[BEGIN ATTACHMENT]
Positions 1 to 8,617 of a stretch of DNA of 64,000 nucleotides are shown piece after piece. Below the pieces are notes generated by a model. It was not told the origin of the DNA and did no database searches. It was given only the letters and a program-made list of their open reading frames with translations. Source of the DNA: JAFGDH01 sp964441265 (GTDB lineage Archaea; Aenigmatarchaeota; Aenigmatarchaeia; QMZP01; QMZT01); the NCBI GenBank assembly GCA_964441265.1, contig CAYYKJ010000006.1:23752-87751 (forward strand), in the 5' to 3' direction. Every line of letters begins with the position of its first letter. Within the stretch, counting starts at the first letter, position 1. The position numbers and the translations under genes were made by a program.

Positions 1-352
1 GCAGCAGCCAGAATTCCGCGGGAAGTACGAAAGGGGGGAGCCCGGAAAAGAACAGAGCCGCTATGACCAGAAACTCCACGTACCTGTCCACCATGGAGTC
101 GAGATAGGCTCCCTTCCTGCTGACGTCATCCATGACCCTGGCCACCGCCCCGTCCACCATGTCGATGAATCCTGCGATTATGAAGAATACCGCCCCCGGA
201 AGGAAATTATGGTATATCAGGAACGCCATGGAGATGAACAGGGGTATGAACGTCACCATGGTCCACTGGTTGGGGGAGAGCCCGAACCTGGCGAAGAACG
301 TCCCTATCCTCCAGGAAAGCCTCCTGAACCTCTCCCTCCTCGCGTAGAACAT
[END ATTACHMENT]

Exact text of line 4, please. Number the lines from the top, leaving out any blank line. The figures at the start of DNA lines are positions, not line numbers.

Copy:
101 GAGATAGGCTCCCTTCCTGCTGACGTCATCCATGACCCTGGCCACCGCCCCGTCCACCATGTCGATGAATCCTGCGATTATGAAGAATACCGCCCCCGGA